Elections Without Voters: Further Erosion of Haiti’s Democracy and Self-Determination 15 Months after the Earthquake
Haiti and the International Community Await Results of Undemocratic Elections
Contact: Melinda Miles, Let Haiti Live, a project of TransAfrica Forum (English, Creole) 413-923-8345
Etant Dupain, Noise Travels, News Spreads (Spanish, French, Creole) 849-201-9997
For immediate release: April 4, 2011
Washington, DC: As Haitians along with the international community brace for the preliminary results of the second round in Haiti’s presidential and parliamentary elections, reports are minimizing the massive disenfranchisement, fraud and low voter turn-out in both the first and second rounds.
Haitian community organizer and independent journalist Etant Dupain explained: “Haitians fought for nearly two hundred years for the right to participate in their government. Over the last fifteen months since the earthquake, we have watched our right to determine the future of Haiti be eroded by foreign soldiers who control our nation, NGOs and an Interim Recovery Commission that is led by non-Haitians who determine how aid is allocated and spent. More than one million Haitians were physically displaced by the earthquake last year; now we are being displaced from determining the future of our country.”
“What does it mean to accept the winner of elections without voters? It is undemocratic on every level and illustrates a long-standing policy of lower standards when it comes to Haiti,” stated Melinda Miles, founder and director of the Let Haiti Live project at TransAfrica Forum. “Before the first round of elections, the U.S. and others pointed to the necessity of a democratic Haitian government with a popular mandate that could lead the reconstruction. However, the international community is poised to approve a government elected through a process that disenfranchised the majority of Haitian voters.”
Only ten months after an earthquake devastated Port-au-Prince and beyond, the international community put immense pressure on the Haitian Government to hold the first round of elections. It was widely believed that only a democratic election could give the government the credibility of a popular mandate, and finally the billions on pledged aid and reconstruction funds would be delivered to the country. However, these elections were deemed highly fraudulent by observers and participants. Even twelve of the presidential candidates called for the annulment of the elections before the polling closed on November 28, 2010.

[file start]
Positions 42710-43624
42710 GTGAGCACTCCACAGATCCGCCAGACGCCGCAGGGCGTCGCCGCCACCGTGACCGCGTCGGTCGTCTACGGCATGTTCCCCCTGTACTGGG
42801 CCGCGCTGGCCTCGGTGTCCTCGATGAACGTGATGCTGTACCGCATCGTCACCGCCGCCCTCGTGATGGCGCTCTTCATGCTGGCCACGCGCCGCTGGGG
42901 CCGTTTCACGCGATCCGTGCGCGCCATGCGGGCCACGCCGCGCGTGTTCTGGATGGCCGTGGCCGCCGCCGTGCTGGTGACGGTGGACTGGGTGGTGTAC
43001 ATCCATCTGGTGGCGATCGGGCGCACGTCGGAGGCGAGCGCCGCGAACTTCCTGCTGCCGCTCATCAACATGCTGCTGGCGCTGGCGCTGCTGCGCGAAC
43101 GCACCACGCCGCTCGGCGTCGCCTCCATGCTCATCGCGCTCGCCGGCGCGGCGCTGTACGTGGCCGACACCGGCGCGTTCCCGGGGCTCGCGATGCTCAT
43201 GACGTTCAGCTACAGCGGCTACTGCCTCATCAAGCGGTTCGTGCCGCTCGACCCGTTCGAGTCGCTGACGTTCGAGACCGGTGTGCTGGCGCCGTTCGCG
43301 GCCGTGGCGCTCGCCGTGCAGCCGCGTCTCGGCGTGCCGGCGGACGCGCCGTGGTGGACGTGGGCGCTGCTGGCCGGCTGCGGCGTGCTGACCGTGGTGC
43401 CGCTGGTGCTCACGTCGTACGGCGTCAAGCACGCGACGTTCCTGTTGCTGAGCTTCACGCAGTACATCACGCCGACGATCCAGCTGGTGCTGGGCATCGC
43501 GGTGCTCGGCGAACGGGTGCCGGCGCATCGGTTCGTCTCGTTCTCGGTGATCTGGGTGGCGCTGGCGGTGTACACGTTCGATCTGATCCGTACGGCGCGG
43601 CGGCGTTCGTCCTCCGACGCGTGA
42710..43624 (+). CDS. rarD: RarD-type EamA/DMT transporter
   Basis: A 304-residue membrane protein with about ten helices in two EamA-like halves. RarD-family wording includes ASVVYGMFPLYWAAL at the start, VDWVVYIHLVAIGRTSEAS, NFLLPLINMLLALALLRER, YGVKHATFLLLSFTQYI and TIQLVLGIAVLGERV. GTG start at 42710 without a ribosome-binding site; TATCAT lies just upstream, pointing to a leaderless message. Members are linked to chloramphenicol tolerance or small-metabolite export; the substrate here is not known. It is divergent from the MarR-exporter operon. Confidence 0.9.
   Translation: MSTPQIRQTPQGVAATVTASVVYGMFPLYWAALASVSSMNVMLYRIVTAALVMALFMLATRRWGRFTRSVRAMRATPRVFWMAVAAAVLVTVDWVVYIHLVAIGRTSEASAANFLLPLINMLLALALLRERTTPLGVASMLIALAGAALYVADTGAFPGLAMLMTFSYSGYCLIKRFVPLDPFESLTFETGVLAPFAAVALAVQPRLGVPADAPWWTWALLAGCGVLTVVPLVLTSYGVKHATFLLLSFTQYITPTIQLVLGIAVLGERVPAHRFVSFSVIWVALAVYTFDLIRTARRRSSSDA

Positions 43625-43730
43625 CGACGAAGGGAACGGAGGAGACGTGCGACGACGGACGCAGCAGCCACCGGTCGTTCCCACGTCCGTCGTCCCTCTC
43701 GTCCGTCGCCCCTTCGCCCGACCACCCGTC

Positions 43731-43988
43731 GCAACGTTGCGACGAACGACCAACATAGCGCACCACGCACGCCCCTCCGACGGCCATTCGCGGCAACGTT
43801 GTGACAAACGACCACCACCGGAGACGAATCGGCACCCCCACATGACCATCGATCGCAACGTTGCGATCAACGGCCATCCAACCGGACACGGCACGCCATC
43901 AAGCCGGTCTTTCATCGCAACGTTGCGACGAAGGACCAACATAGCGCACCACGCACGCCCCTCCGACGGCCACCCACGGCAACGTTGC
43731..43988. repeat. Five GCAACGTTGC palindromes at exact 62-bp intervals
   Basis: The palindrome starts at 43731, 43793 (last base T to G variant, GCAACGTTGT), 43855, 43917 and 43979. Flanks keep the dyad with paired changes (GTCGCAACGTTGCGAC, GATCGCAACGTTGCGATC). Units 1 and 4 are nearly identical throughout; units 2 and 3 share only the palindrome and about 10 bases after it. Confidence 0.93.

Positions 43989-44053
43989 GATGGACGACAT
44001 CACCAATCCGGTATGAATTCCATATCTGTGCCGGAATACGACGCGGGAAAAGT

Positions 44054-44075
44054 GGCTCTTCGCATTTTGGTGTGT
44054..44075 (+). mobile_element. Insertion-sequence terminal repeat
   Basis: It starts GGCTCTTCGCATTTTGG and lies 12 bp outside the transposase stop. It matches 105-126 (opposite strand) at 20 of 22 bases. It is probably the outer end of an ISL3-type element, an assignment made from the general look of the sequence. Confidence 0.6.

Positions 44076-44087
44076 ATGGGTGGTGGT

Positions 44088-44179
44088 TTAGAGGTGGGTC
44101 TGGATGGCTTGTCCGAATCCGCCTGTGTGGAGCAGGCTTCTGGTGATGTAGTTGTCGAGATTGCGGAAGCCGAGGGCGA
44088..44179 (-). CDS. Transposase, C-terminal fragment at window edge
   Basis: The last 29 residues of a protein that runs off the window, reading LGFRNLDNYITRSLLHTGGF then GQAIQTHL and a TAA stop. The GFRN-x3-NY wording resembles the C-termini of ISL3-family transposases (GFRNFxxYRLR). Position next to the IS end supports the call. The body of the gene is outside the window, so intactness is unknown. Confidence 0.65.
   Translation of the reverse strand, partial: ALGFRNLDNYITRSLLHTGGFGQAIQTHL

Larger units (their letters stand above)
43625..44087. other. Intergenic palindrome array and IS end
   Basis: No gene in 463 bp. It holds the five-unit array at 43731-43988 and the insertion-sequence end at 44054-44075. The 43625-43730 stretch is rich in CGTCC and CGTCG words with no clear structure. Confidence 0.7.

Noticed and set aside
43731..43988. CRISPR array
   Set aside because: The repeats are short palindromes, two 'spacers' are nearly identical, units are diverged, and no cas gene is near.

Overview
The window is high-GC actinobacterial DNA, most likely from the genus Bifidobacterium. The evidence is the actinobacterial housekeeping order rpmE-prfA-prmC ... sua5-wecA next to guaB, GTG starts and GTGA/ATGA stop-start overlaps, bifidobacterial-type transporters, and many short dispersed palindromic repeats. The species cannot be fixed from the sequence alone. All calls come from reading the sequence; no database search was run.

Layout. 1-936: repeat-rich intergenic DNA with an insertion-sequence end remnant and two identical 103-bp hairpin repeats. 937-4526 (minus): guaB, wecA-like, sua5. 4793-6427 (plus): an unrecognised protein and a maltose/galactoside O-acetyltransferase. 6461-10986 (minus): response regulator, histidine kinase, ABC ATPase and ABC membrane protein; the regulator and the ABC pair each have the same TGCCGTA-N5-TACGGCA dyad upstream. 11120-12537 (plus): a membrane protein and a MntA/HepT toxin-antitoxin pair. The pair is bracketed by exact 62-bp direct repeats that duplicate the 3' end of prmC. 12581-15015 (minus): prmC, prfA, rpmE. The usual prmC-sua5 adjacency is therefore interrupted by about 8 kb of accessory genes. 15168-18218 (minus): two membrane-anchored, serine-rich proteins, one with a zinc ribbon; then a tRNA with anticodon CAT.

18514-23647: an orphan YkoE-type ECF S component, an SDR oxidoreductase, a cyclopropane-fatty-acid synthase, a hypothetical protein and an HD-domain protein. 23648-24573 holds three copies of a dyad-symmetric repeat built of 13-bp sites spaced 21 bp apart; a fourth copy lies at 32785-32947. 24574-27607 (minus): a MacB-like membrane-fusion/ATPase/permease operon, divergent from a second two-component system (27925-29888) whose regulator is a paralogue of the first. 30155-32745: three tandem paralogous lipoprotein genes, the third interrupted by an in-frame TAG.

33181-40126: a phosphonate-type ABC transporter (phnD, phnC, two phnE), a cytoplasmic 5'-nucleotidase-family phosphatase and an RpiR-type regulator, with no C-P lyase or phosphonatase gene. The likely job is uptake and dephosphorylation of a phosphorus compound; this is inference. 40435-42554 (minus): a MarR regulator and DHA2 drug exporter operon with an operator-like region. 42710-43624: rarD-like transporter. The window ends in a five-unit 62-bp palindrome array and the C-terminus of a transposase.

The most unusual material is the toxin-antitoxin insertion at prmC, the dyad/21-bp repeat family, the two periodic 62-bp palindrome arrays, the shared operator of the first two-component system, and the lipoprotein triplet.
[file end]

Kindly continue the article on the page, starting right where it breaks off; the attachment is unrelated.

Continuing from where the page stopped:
After preliminary results were announced, the international community stepped in to analyze and recommend a change in the frontrunners, from the government-supported candidate to Michel Martelly, making the runoff a contest between two right-wing candidates, Martelly and Mirlande Manigat. The Organization of American States played a major role, along with U.S. Secretary of State Hillary Clinton, in persuading the electoral council and Haitian government to move forward with a second round despite widespread disenfranchisement of would-be voters, fraud and logistical errors during the first round.
Most disappointingly, on March 20, 2011 only a small percentage of eligible Haitian voters participated in the second round elections. Voting materials were late to polling stations and some never arrived, and the same problems with electoral lists repeated themselves despite the supposed best efforts of the OAS and electoral council to improve the process between November and March. Unlike previous election days, most Haitians in the capital city went about business as usual, and public transportation and roadside markets functioned normally. It is cynical for the results of an election with such dismal turnout to be accepted as either representative or democratic.